Then home after midnight to a kitchen sink overflowing with flowers, a New Year's gift from the composer Hans Werner Henze. How can someone who has a world premiere of a new opera in Munich on Saturday find the time for such a thoughtful gesture?

WEDNESDAY: First stage rehearsals of Italian Girl in Algiers. Poor Sally Burgess tore her Achilles tendon four weeks ago and the redoubtable Della Jones leapt into the breach. Della is one of the most experienced Rossini performers around and crackles with energy. Last-minute rescue bids have become the order of the day with this show. During the rehearsal period, our tenor Charles Workman flew out to La Scala to stand by to save Riccardo Muti's Alceste which had lost not just one, but two tenors to the winter bugs.

THURSDAY: More support and more misunderstandings. It's a relief to have the issues out in the open, so that people like Sir John Tooley and Humphrey Burton can bring some experienced clarity to the debate. Simple misunderstandings are always easier to report than complex analysis. How do you explain that the Coliseum sits at an angle to St Martin's Lane, cleverly concealed by the architect Frank Matcham in 1904, so that to create a proper backstage would mean demolishing the flats over the road and rehousing our neighbours?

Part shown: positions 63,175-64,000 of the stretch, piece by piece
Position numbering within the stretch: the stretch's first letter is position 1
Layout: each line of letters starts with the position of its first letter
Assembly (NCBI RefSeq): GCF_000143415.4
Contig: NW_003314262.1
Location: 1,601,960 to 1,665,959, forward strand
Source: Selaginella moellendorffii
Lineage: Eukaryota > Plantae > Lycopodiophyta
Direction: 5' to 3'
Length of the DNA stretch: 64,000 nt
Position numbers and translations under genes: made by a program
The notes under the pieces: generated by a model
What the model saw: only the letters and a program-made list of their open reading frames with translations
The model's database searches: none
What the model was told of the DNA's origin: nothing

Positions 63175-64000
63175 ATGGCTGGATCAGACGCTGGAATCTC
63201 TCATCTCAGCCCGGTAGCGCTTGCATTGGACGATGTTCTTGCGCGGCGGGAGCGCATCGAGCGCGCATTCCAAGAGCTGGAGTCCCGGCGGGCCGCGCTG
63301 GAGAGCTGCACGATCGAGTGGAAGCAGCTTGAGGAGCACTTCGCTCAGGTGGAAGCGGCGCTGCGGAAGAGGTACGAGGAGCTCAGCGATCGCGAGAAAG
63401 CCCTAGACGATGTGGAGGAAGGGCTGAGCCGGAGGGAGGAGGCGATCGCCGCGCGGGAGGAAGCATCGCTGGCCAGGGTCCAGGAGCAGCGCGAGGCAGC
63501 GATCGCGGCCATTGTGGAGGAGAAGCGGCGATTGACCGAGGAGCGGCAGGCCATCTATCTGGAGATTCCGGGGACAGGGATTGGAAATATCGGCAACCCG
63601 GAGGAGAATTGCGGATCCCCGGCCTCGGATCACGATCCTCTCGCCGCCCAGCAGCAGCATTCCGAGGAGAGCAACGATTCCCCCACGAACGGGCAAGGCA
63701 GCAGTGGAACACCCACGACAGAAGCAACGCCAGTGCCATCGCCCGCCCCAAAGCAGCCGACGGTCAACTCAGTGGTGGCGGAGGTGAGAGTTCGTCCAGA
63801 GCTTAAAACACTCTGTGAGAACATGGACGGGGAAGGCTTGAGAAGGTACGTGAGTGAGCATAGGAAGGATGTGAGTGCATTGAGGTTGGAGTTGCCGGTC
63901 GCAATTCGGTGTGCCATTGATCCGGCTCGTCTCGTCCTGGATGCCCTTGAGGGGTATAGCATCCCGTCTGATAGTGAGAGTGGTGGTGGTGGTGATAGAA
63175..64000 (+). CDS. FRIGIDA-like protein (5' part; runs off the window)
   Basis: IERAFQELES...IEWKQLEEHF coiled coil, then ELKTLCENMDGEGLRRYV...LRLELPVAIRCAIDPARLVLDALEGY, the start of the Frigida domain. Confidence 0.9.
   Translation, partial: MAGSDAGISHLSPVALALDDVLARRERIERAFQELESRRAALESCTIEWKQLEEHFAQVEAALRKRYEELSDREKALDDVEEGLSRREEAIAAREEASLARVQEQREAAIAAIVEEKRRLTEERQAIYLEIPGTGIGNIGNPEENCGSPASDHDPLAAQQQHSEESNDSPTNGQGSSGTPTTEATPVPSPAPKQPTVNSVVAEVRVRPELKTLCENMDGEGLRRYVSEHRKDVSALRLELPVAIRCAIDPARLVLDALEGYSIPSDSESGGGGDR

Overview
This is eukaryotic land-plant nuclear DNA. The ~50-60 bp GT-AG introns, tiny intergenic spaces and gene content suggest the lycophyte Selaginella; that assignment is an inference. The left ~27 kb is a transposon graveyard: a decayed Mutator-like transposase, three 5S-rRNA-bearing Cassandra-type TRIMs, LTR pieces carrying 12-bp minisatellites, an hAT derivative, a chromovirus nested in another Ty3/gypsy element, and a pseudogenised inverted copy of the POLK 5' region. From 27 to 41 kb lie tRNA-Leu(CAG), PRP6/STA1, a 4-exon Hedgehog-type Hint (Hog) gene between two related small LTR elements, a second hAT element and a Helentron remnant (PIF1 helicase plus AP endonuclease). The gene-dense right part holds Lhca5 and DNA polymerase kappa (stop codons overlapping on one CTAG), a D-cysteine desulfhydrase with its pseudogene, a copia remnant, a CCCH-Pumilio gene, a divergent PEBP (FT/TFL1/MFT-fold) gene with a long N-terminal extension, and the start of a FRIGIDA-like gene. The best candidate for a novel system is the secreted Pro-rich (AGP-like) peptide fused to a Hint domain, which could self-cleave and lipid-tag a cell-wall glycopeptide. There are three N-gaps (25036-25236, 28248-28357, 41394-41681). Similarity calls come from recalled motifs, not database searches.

FRIDAY: "The stage is set for battle," says the Guardian, over a supportive letter from our president, Lord Harewood. The Independent opens up the dialogue with a piece by Jonathan Glancey supporting the case for new buildings to serve the performing arts and contribute to the regeneration of a "writhing, snaking, energetic and creative capital".

And it's off to Munich tomorrow, for the premiere of Henze's Venus & Adonis. My predecessor Peter Jonas is still courageously producing new work at the Bavarian State Opera. He was an early contributor to this week's debate, castigating ENO's board and management for contemplating a move. His nostalgia for the Coli is an emotion easily recollected in the tranquillity of one of the best-equipped opera houses in Europe, with a subsidy four times that of ENO. And I'll bet their boiler is vorsprung durch Technik!